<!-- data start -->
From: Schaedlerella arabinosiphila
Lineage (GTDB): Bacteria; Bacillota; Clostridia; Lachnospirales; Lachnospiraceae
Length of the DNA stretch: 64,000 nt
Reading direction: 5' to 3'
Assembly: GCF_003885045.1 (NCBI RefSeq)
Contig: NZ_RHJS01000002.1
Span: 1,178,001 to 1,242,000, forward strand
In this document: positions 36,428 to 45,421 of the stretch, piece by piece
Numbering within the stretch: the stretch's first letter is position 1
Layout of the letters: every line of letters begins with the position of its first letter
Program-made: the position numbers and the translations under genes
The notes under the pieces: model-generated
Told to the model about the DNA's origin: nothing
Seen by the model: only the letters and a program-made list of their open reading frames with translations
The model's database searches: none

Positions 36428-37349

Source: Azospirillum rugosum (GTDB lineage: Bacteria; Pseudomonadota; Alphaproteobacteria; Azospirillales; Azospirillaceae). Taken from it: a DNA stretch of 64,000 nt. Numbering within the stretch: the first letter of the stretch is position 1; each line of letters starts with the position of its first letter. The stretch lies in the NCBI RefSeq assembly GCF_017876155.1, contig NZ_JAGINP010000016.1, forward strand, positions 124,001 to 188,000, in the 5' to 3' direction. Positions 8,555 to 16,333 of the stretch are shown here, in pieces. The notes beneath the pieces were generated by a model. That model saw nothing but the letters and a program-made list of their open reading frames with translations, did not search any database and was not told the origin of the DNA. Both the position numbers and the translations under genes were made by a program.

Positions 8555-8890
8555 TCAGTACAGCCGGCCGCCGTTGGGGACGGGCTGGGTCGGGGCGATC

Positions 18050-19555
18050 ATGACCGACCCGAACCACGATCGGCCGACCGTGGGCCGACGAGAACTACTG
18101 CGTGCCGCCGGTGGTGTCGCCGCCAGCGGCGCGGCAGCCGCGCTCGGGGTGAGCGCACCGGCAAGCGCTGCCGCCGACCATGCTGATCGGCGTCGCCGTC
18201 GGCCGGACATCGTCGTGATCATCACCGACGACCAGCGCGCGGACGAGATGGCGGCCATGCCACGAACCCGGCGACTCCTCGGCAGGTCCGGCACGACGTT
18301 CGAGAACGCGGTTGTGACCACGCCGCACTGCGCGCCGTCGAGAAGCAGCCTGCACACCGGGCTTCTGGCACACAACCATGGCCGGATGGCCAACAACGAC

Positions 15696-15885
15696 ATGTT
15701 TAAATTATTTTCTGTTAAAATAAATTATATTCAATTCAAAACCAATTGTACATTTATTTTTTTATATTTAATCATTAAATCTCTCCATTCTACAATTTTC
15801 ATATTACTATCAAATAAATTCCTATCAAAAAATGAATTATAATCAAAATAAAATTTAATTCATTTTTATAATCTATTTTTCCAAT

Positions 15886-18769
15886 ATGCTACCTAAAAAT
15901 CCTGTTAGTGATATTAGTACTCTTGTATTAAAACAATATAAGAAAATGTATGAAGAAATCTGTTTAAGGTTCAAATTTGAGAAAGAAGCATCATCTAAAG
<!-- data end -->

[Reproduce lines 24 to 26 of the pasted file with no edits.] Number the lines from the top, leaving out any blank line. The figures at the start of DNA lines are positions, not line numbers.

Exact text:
18301 CGAGAACGCGGTTGTGACCACGCCGCACTGCGCGCCGTCGAGAAGCAGCCTGCACACCGGGCTTCTGGCACACAACCATGGCCGGATGGCCAACAACGAC

Positions 15696-15885
15696 ATGTT